Sorrow, Joy and the combat pigeons – tales from my sparrow farm

I’ve taken some time over the years to turn my garden from a chaotic mess to a planned mess. I don’t like gardening, so I wanted a low maintenance space where wildlife could find a refuge but that I could enjoy and move through without risking attack from wild animals. When I started, I didn’t know what was living in there and risked serious injury every time I ventured beyond the patio. Little by little (as I said, I don’t like gardening), I tamed the flora and catalogued the fauna. It took 5 years to manage a large patch of brambles and unidentified bushes and I discovered a small pond beneath the undergrowth. I removed old ornamental bushes, spent a few years growing apples before the apple tree stopped working and generally managed the garden back to something I’m happy with. It took 10 years altogether.

An important part of the plan was to create a space that insects and birds could thrive in. I also wanted to grow vegetables and continue to harvest the blackberries that appear every year. It’s only in the last couple of years that the plans have started to bear fruit (yes, pun intended).

And so to this year. After Rufus passed away, I decided to encourage the fox back into the garden and if you’ve followed my social media posts you’ll have seen that it was successful. I used to see her often when Rufus and I went walking around the houses in the evenings and before he lived with me she was an occasional visitor as a young vixen. But this year it was obvious that she was suckling young and I was rewarded when she started bringing her cub with her. It was playful and inquisitive and while she ate from the bowl, it would wander about looking into the bushes and under the spud plants. She would feed it from her mouth and it would have a snuffle around the bowl before they both disappeared again on their way to their next meal.

A couple of weeks ago I was attracted to the garden by the sound of several crows squawking and making a fuss in the sycamore tree. It was clear they weren’t happy and my immediate thought was that the fox cub was somewhere at the top of the garden. I chased the birds away and in doing so, disturbed the cub who darted into the garden and under some bushes. Not wanting to scare it, I headed back to the house but the cub almost immediately darted back to it’s hiding place in the rubbish at the top of the garden, where I let it be. The crows didn’t return and I avoided any unnecessary disturbance. The cub accompanied it’s mother that evening and I was happy.

Sparrows have come to see my garden as a sanctuary. I feed them ( I have to – if I’m a few minutes late filling the feeders they start to make a racket and flit about in the bushes to express their annoyance) and they’ve taken over an old bucket under a bush as their watering hole. Earlier this year, there was the faint sound of romantic bird song and I caught the occasional glimpse of candle lights near the feeders as the boys wooed the girls and not long after I was rewarded with a flock of little sparrows, all making a noise as they tried to fly between branches. You could see they were just learning to fly as their clumsy attempts to land gracefully on branch, bucket and feeder were comical. But over the next few days, they got better at it. For some reason, their gathering place was under the green canopy of my potato plants and I would often see a writhing mass of sparrows dusting themselves in the shade. Trying to count them was nearly impossible and the best I came up with was losing count at 20. I would guess there are between 20 and 25 sparrows regularly visiting the garden.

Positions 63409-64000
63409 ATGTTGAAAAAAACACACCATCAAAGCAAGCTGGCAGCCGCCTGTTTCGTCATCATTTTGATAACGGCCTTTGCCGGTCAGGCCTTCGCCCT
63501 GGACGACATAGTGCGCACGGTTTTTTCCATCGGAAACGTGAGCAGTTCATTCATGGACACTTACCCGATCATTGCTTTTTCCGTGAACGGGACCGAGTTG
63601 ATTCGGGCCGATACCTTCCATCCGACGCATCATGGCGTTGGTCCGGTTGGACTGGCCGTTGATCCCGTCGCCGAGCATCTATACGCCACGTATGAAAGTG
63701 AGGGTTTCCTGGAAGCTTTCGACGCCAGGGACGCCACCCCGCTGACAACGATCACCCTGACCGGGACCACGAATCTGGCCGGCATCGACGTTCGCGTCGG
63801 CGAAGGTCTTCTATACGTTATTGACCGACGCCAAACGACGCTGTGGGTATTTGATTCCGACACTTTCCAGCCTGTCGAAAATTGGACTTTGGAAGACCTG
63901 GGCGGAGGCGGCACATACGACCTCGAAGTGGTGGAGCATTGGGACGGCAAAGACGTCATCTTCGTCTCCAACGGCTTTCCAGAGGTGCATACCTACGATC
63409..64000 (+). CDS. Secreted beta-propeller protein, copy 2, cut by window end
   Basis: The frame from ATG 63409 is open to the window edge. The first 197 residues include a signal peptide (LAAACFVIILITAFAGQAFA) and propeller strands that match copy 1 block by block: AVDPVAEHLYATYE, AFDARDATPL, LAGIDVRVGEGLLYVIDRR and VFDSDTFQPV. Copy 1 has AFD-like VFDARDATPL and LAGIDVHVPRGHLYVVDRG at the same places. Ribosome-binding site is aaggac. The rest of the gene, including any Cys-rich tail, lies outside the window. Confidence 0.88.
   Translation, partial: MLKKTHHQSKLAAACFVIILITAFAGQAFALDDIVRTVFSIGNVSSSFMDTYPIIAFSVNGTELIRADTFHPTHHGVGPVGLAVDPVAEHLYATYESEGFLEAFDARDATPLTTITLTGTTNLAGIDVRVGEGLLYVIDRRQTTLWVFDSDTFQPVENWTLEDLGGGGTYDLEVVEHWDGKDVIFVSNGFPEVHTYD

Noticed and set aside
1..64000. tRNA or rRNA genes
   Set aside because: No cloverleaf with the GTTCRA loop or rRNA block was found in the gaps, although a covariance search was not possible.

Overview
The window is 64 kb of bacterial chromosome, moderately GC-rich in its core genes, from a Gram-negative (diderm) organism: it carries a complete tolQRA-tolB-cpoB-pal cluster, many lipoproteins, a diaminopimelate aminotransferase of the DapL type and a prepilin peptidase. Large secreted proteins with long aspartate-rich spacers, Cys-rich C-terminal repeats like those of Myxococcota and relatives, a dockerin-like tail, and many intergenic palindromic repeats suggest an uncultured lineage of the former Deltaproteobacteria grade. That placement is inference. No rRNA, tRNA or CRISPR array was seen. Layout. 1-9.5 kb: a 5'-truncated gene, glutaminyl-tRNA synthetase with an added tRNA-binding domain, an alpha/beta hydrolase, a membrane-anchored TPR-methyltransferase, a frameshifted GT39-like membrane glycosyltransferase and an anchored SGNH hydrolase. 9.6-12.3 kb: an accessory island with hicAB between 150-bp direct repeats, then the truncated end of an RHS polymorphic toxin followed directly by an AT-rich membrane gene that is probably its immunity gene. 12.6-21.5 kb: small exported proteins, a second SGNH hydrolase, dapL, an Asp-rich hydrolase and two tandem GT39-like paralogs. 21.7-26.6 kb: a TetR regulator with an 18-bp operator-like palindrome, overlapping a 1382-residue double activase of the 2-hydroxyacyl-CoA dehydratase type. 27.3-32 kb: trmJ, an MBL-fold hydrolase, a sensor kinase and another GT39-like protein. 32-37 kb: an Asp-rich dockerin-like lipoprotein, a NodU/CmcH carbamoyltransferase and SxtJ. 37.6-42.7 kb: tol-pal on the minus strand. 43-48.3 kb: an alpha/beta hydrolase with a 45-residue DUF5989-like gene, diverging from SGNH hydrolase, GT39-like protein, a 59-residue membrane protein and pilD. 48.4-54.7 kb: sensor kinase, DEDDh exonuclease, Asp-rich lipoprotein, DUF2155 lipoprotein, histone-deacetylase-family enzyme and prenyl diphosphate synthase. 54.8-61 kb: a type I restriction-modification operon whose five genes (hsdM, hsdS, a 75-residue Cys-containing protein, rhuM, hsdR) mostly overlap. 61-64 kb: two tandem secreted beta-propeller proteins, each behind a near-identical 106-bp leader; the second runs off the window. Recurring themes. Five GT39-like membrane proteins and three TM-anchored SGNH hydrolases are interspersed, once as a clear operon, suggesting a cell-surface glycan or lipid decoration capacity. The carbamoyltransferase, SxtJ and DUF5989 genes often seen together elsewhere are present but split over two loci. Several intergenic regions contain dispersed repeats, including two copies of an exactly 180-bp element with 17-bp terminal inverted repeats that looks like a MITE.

All those sparrows aren’t good for the spuds. I’ve had to re-cover them several times as their dusting and other antics have exposed the potatoes themselves. There are rows of little indentations in the soil where individual birds have dug themselves baths. I’ve watched them follow each other around like a gang of teenagers, one or two finding a perch and all the rest coming to joint them. Branches sag and birds fall off. There are often scuffles at the water bucket as they all vie for a place on the rim. And while they all fly off into the higher branches when I go out in the garden, they don’t go far in case I’m filling up the feeders. Recently, I have heard the romantic songs and spotted the little candles again so I suspect there will be additions of the flock before long.

Inevitably, where there are feeders there is grain that had fallen from the mesh to the ground. The pigeons prefer this grain and will wait for the sparrows to dislodge it as the youngsters crash into the feeder in their attempt to emulate the older, more skillful birds. I have also noticed that when the sparrows aren’t around to dislodge the seed, the pigeons will jump on the feeder to do it themselves. The pigeons (and a couple of doves) chase each other around the garden on foot, waddling along the lawn to make sure that everyone knows who the boss is. Of course, there is a different boss every day. One pigeon, not having any interest in all the fuss, just settles down in a little dip to sunbathe. But the real pigeon combat takes place out of sight in the sycamore tree. They go up there to loudly settle disputes and I wouldn’t be surprised if a little betting goes on as well. The pigeons love drinking from the water bowl I have set up on the patio wall. They dip their beaks and necks in the water and once one comes over to drink, they all follow. I watched five gather around the bowl the other day. There wasn’t room for all of them, mainly because one had decided to stand in the water.